War tourism is definitely seeing a splurge lately as more and more people are getting interested in exploring the history of their nation and how the nations pulled together during the darkest of hours at war.
While it is always great to visit natural sites and amusement parks, tourists are now finding an interest in visiting memorials, battlefields, and historical sites that stand as a reminder of today's ideals and hardships. War tourism is a good way for people to look back at the past and a good way for the countries involved to reflect their culture and heritage to the rest of the world. It also puts to good use all of the killing machines and sad memorabilia that still stands today.
Tourists interested in the history of WWII often head first to European countries which is quite natural. The continent has a plethora of interesting sites dedicated to both warring sides depicting various aspects of the destructive conflict. Whether you want to see where the Americans landed on the Normandy beaches or you want to explore certain battlefields and memorials then Europe is the place to go.
The Normandy Beaches (France)
When discussing World War II it is almost impossible not to think of the Normandy Beaches in France. This is where the Allied Forces stormed through enemy lines to retake the European front and win the war on this side of the world (Japan would not surrender until the bombing of their cities in the following year). The beaches still use the code names and map designations that were used during the war. The main attraction here is a number of veteran cemeteries as well as the remarkable, and for some visitors depressing, atmosphere.
The Panzer Museum (Munster, Germany)
The museum is renowned for its collection of tanks coming from World War I and World War II alike. The very first armored vehicle ever deployed in Germany is also displayed here in perfect state. This is what makes the museum a must-see destination – the tanks are all in tip-top condition. With no less than forty different tanks displayed outside of the museum and in four halls you will have your fill of war vehicles at one spot. Besides there are several other tank museums in France, the Netherlands, and UK.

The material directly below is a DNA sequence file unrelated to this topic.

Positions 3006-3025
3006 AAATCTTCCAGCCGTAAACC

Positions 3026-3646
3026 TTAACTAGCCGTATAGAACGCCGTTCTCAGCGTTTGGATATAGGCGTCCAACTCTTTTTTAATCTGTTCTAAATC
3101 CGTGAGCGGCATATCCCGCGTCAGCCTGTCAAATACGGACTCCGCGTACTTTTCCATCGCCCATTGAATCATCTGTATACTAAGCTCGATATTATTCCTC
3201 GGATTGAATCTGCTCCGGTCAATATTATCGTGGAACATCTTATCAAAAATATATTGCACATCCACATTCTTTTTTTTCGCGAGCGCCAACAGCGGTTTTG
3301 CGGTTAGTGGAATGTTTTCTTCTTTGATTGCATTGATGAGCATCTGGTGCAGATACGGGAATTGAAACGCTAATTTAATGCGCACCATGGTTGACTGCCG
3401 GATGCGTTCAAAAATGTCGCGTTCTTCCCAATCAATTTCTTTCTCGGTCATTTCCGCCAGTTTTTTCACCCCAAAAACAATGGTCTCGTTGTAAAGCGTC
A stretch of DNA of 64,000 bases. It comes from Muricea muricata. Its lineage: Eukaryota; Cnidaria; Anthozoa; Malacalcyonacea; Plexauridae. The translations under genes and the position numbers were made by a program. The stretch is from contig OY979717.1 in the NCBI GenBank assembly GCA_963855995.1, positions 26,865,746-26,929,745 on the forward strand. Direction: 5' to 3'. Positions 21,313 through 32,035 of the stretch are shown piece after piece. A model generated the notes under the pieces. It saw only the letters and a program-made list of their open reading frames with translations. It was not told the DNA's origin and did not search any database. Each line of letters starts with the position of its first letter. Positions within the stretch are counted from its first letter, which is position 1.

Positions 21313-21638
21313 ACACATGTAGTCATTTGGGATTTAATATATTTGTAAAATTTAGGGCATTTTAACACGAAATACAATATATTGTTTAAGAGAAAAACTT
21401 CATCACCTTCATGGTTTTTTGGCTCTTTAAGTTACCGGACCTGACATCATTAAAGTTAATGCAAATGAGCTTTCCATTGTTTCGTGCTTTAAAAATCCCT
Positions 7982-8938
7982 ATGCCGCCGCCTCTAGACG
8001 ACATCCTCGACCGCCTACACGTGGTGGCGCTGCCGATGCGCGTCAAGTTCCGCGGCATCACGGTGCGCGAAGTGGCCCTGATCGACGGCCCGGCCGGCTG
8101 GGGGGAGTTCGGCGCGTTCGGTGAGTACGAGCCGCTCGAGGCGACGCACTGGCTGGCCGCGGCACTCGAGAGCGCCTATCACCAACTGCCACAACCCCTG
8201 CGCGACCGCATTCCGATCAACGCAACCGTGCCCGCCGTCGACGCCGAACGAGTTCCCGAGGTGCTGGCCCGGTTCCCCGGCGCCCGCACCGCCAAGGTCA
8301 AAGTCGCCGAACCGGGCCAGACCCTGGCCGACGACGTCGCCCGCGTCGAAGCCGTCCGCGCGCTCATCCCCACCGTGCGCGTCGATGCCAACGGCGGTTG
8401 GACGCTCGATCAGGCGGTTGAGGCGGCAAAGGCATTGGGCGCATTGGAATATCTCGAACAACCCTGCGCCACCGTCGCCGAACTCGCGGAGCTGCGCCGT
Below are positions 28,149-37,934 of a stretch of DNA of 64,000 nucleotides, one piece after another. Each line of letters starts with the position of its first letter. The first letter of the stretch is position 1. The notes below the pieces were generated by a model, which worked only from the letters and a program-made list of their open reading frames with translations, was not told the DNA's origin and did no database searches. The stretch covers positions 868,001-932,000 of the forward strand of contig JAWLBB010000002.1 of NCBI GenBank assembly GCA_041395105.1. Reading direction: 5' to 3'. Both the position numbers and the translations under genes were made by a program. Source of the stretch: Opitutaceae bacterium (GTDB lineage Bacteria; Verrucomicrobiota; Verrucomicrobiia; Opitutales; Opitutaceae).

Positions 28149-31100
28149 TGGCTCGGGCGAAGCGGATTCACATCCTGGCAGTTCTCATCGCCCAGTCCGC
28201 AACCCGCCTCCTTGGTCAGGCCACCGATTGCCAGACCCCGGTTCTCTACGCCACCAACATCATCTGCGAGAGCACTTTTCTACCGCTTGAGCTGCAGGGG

The American Cemetery (Luxemburg)
This cemetery is one of only fourteen permanent American cemeteries erected during WWII for American military on foreign shores. This makes it a pivotal destination for Americans looking throughout Europe for WWII sites. The area of Luxemburg City was freed from Axis Forces on the 10th of September, 1944 and in the following years the cemetery was erected. More than five thousand soldiers are buried here and thus the cemetery covers over fifty acres of land.
Fort Douaumont (Verdun, France)
This fort sprawls over three kilometers underground and is one of the most complicated military facilities ever constructed during the First World War. It was used extensively until it was conquered by enemy forces in 1915 and then recaptured in 1916. Later on it became a key stronghold during the Second World War. While forts have been made famous during both wars, this is the only fort that covers so much ground and still keeps a whole track of different memorabilia from both wars. There are gun turrets, open cannon holes, long corridors and even various memorials inside the tunnels.
D-Day Museum (Portsmouth, UK)
Most museums will focus on displaying tanks, weaponry, memorials and cemeteries but the D-Day museum in Great Britain has one element that no other war tourism spot has: the Overlord Embroidery. This is an 83-meter long tapestry that displays all of the major events that took place during the historical Operation Overlord and the events that took place afterwards. There are thirty four sections to the banner and you can take a look at the long banner with or without a guide as you look at the different portrayals of the liberation operations in Western Europe. Moreover there are films, dioramas, some tanks and weaponry on display as well as informative tours that all explore the pivotal day of the Second World War: D-Day.